Hitting the Links Enjoys Some Summer Phở
The name, at least, is better than Nick Saban's How Good Do You Want To Be?
He does look more disruptive on defense, but the praise on the offensive side has been strong. His experience on both sides will certainly help him understand and handle his opponents.
The case for Ohio State is strong, though the interior of Tommy Schutt and Adolphus Washington could be a weak spot that persistent running teams (the Big Ten has a few) could exploit. Still, Ohio State is pretty close to the standard.
But Michigan could have as good a defense as Ohio State this year. Michigan is not really discussed, but defense will definitely be the strength of Team 136, and it may be enough to guarantee a winning season all on its own (like Penn State last year). Some fans have considered 6-6 as a realistic possibility for Michigan this year, but anything lower than that simply isn't probable. The defense will be stout.
The offense is better organized than the defense, despite some major questions around some of the skill positions. For example, will J.T. Barrett even win the quarterback job? Who wins Michigan State's running back job (he hedges and puts Madre London on the fourth team)? Will Jake Duzey recover from a minor knee injury? The offensive line choices are very solid, though.
The Big 12's style of play makes for a pretty different list. The wide receiver talent is evident - TCU's Kolby Listenbee on the second team, TTU's Jakeem Grant on the third team, Baylor's Jay Lee on the fourth team. And of course, even though 2015 is a totally different year than 2014, Steele's pick for first-team tight end is a man who did not get 100 receiving yards last year: Glenn Gronkowski.
Maty Mauk ... should not be on an All-SEC team. His adjusted QBR was 56.7, meaning he was slightly better than the average college quarterback. Brandon Allen would be a better choice (and his 68.7 adjusted QBR backs that up), but there aren't a whole lot of proven candidates - most of the other quarterbacks are still fighting for jobs. Half the SEC (Alabama, LSU, Florida, Georgia, South Carolina, Vandy, and Ole Miss) is unsettled at quarterback.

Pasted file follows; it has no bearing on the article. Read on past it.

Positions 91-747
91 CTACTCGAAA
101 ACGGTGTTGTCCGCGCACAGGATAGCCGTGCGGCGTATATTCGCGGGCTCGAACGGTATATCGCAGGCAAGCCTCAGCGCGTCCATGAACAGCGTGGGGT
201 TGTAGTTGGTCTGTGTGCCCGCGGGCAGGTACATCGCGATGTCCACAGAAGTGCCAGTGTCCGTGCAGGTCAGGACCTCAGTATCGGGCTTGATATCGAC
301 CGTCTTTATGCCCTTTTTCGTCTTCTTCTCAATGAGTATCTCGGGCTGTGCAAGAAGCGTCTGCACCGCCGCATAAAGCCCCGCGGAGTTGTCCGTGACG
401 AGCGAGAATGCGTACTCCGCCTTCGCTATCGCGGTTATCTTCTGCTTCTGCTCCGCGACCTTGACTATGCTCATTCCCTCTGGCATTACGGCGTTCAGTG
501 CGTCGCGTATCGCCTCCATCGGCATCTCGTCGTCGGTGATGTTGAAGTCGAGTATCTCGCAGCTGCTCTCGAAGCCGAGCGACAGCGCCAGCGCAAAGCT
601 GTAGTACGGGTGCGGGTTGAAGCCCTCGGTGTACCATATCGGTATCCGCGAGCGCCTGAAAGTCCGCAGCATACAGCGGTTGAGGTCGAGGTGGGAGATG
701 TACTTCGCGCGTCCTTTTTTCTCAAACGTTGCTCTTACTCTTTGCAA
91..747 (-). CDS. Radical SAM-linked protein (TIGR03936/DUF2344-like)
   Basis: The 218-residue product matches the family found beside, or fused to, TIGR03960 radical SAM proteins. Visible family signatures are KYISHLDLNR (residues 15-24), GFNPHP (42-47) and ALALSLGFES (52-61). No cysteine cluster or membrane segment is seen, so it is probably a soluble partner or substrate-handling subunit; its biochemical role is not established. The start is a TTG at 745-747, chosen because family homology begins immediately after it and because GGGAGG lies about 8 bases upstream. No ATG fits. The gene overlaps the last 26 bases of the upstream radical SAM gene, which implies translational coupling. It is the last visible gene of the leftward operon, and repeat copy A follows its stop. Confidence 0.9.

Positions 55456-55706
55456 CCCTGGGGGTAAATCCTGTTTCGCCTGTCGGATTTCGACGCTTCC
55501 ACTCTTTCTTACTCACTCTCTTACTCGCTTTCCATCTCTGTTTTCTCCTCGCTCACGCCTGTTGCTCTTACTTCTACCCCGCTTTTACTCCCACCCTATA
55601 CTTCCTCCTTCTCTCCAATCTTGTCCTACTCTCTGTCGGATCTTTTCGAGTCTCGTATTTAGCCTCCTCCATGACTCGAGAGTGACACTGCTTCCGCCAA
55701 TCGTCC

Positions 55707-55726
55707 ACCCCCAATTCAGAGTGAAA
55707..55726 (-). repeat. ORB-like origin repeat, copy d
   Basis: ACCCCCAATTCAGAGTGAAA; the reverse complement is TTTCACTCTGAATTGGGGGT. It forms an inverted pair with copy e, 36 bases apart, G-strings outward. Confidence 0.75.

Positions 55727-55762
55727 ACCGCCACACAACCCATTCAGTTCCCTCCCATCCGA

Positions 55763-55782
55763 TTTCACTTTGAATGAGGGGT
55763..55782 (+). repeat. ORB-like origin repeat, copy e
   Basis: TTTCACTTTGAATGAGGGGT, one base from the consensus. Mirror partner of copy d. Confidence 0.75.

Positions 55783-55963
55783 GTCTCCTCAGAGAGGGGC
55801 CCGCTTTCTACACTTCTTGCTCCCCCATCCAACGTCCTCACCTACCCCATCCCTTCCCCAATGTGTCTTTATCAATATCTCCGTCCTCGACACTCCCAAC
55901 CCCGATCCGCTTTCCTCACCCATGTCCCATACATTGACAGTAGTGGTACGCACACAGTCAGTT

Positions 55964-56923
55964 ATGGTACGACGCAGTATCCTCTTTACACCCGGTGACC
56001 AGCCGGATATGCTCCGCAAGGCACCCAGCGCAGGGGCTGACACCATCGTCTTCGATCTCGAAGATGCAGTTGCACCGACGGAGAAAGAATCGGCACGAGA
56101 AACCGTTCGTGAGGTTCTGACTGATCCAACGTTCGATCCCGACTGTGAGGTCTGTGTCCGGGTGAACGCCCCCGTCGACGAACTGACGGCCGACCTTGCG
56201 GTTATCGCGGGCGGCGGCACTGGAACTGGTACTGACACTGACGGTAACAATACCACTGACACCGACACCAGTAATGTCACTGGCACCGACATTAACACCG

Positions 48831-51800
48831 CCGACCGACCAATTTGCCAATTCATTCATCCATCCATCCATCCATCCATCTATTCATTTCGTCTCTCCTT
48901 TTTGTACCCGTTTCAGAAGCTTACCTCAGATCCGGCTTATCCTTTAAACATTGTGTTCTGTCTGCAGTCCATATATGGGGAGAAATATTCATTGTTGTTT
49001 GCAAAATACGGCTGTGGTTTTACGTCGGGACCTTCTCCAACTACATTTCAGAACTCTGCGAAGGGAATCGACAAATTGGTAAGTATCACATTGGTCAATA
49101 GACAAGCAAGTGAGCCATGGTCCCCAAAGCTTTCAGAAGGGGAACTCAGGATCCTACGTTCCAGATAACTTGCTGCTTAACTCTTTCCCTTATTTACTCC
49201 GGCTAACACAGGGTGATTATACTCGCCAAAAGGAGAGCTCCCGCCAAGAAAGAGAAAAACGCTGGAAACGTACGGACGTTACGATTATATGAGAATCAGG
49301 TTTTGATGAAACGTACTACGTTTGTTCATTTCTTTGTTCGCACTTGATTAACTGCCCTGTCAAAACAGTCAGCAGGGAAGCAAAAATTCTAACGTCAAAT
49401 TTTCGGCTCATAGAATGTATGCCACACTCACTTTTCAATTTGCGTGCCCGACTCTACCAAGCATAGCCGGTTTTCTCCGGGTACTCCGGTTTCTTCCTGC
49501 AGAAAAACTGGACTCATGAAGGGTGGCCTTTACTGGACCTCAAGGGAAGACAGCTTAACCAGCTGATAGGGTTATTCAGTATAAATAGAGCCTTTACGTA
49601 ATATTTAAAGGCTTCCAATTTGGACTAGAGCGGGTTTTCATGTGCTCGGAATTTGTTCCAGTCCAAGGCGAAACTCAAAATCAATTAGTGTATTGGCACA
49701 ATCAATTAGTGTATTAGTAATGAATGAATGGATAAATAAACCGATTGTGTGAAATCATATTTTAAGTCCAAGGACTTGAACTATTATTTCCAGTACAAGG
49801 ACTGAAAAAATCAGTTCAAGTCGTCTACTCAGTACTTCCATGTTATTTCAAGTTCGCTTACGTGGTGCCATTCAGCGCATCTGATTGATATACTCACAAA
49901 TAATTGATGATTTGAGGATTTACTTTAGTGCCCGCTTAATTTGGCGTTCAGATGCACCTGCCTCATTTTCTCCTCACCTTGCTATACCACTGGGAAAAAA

Ranking the quarterback talent in the ACC is a good source for debate. Justin Thomas of Georgia Tech (Phil Steele has him 1st Team) initially walked away from an Alabama commitment when he was told they would move him to cornerback. Now a redshirt junior, he's thrived in Paul Johnson's triple option despite pedestrian numbers. He 'drives the vehicle' as one part of a successful offense, runs more than he throws, and wins. His career high for completions is 11, but he's 12-3 in games he runs or throws at least 10 times.
DeShaun Watson and Brad Kaaya were both impressive, both in terms of talent and in terms of maturity. Watson's been pegged as a superstar, and Kaaya's not far behind. Everett Golson is unmentioned, probably because these lists aren't the most up-to-date on recent transfer news. (For example, the Big Ten selections include Maryland's Marcus Leak.)
Almost half of Oregon's starting front seven makes the first or second all-conference team. Maybe it's still early to say this, but Chip Kelly's departure has been good for all sides. Kelly has changed the game at the pro level, while also putting more time and energy into the defensive side than he did in Eugene. Mark Helfrich has continued Oregon's success, but also made them tougher, especially in the trenches.
Kyle Whittingham has connected Devontae's name to the Heisman Trophy, which is very unlikely unless Utah makes the Playoff (and even then, it's unlikely). But the talent is absolutely worthy of the praise. He's very similar to Ezekiel Elliott.
Iowa's Drew Ott was perfectly placed to go under the radar. For one, he plays for Iowa, and he was both outplayed by Louis Trinca-Pasat and out-hyped by Carl Davis. But Ott was one of the better play-making forces in the conference, and he'll protect the edge in a way that will make Nebraska fans jealous.
Like Harbaugh, and Urban Meyer, Dantonio is keeping his team driven towards next season.
Randy Gregory had a powerful impact on the pass defense, and Bill undersells the disruption of that defensive line. If Maliek Collins is more consistent, they can replace some of Gregory's abilities. But it'll be tough.
Their defensive line is a lot of fun to watch. It's disruptive, undersized, and occasionally just looks more focused on blowing up the offensive line in any direction than maintaining run gaps. But it works reasonably well.
New evidence has come out about Iowa's 1939 football team.